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#1467190 - 07/02/10 07:32 PM How to Students' Uneven and troubled Trills?
chueh Offline
Full Member

Registered: 10/11/08
Posts: 85
I don't remember how I started playing trills. I have some intermediate/early advanced transfer students who have trouble playing trills. Their fingers seem stuck together. They have finger separation problems. It's mainly physical problem. I told them to relax the wrist, hand, and fingers, while playing trills. Their fingers cannot relax when playing trills. I even asked them to NOT to think fast when playing trills. Instead, think of them being slow and evenly spaced out the two notes.

However, no success at all with their trills. Their trills are always uneven and fall short. They cannot carry the trills long until the next notes arrive.

Would anyone share with me how you tackle your students' trill problem, and how to tell them to practice? thanks

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#1467199 - 07/02/10 07:48 PM Re: How to Students' Uneven and troubled Trills? [Re: chueh]
Urtext Offline
Junior Member

Registered: 02/11/10
Posts: 12
Try rhythyms, and accents.

Ex. (numbers represent fingers)
1 2 1, 2 1 2, 1 2 1
3 4 3, 4 3 4, 3 4 3
etc.

On each of the bolded numbers, ask them play the given note accented. The result will be a triplet-like figure with the first note accented for each set. You can also ask them to pause between the triplet figures. Hope it works!

Thanks to my teacher. :]
_________________________
Music, is Language.

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#1467510 - 07/03/10 09:48 AM Re: How to Students' Uneven and troubled Trills? [Re: Urtext]
Gerard12 Offline
500 Post Club Member

Registered: 03/19/10
Posts: 757
Loc: South Carolina
I usually insist on practice with slower trill speeds at first
(8ths instead of 16th's, 16ths instead of 32nds, or something similar) then gradually move up through the faster note values.

Especially for the less-coordinated kids and young adults who have a tendency to overgrip and tense up when confronted with faster passages. Plus, you don't get those maddening tempo fluctuations.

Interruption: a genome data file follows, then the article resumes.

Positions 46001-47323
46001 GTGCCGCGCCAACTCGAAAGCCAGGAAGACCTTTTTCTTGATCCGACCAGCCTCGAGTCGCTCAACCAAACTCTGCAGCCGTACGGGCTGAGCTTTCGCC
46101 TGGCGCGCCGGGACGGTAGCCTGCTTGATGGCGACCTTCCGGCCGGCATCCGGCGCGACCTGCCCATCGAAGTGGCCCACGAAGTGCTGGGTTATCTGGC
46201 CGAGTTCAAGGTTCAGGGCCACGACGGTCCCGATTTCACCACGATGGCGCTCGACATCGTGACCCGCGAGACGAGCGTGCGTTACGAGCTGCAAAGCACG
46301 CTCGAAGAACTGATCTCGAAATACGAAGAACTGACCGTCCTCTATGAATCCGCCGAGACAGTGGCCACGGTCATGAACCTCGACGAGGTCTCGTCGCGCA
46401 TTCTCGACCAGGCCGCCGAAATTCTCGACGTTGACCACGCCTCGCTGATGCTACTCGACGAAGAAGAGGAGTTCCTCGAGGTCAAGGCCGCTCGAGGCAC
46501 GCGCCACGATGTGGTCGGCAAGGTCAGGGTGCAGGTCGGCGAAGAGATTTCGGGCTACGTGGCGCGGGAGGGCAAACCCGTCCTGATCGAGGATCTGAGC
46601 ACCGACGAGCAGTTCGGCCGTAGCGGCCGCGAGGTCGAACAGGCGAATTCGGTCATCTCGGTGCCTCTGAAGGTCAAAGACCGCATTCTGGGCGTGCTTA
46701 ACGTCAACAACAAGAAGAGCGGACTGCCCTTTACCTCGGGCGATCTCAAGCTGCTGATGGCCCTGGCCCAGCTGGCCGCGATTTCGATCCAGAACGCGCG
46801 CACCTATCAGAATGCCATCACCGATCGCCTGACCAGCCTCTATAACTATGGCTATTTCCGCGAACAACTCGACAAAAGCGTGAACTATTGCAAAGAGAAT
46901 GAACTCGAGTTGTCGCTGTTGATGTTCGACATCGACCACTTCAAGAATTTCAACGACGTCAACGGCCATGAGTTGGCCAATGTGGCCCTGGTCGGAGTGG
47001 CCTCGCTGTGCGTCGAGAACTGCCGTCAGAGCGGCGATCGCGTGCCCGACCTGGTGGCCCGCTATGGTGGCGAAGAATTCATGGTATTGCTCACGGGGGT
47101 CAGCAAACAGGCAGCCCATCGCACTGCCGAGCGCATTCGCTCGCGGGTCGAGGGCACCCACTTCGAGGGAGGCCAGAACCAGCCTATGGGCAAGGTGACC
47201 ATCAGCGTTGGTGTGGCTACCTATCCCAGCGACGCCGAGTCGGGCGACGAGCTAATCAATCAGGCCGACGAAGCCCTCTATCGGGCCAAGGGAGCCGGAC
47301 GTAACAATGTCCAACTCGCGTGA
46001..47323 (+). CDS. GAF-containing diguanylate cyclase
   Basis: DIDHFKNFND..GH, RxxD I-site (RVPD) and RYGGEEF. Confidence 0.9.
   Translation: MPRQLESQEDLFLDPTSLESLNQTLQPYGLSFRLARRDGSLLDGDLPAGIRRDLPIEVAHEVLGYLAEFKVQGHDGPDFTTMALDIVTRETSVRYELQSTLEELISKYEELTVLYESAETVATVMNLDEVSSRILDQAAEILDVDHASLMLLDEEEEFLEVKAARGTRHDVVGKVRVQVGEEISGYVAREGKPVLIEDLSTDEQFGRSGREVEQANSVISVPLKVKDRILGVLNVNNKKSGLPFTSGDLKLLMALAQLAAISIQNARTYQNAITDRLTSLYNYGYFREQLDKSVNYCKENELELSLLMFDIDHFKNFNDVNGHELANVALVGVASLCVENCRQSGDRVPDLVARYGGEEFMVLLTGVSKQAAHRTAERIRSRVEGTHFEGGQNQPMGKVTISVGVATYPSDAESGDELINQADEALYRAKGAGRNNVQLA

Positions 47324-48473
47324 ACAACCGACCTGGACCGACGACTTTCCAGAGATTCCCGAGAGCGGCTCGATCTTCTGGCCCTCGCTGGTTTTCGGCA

_________________________
Piano performance and instruction (former college music professor).

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#1467600 - 07/03/10 01:18 PM Re: How to Students' Uneven and troubled Trills? [Re: Gerard12]
chueh Offline
Full Member

Registered: 10/11/08
Posts: 85
Great advice. Thanks.

Urtext's suggestion reminds me one more thing though: I know that a good pianist needs to listen and be able to hear the subtlety. I am not sure how I am able to train my transfer students to listen and to hear things. I mean, too many students just play the piano without listening to music recordings or going to concerts. I explain to these intermediate/early advanced transfer students that playing triplets with trills against duplets with the melodic line makes the music more flowing, interesting, and less rigid like 1 note against 2 or 4. Of course it is easier to align notes up evenly. However, I have a difficulty to get my message across, despite the fact that I play both very slow and fast pace for them to see. Teenagers and adults are all so confused about 3 against 2 notes. It's much easier to just ask them to play anyway that's simple for them to play. Nevertheless, if I don't train them now, how are they going to pick it up later once they are confined with ONE single pattern or way..

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#1468747 - 07/05/10 04:50 PM Re: How to Students' Uneven and troubled Trills? [Re: chueh]
Gyro Offline
4000 Post Club Member

Registered: 04/24/05
Posts: 4533
This is not a problem, as I see it. Trills are never supposed to be
played perfectly evenly, that's beginner-level playing. There's
nothing worse, in my opinion, than seeing some top concert
pianist playing a long trill in perfect evenness. That's disgraceful
playing at that level.


Edited by Gyro (07/05/10 04:51 PM)

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#1469951 - 07/07/10 02:50 PM Re: How to Students' Uneven and troubled Trills? [Re: Gyro]
cardguy Offline
500 Post Club Member

Registered: 12/17/08
Posts: 977
I had a terrible time learning to trill as a returning adult. This mystified me as I have pretty fast hands and am generally pretty dexterous. But the harder I tried, the worse I did.

Of course the problem as we all know was tension. I think just about anyone with average hands can learn to trill. The key in my opinion is to learn what it feels like to be utterly relaxed.

Trill slowly and without the slightest tension. if tension creeps in stop, shake hands out, take a deep breath and try again. All the fancy drills in the world won't work 'til tension is gone...

All just my opinion of course.

I'd just like to add that learning to trill has been extremely satisying and fun. I still tense up sometimes, but once one learns what that relaxed feeling is, it gets easier and easier to find it again.


Edited by cardguy (07/07/10 02:53 PM)

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#1470261 - 07/08/10 01:31 AM Re: How to Students' Uneven and troubled Trills? [Re: cardguy]
Gary D. Offline
4000 Post Club Member

Registered: 08/30/08
Posts: 4741
Loc: South Florida
For me, as a teacher, the problem is not so much with trills themselves as with what is happening in the other hand while the trill is happening.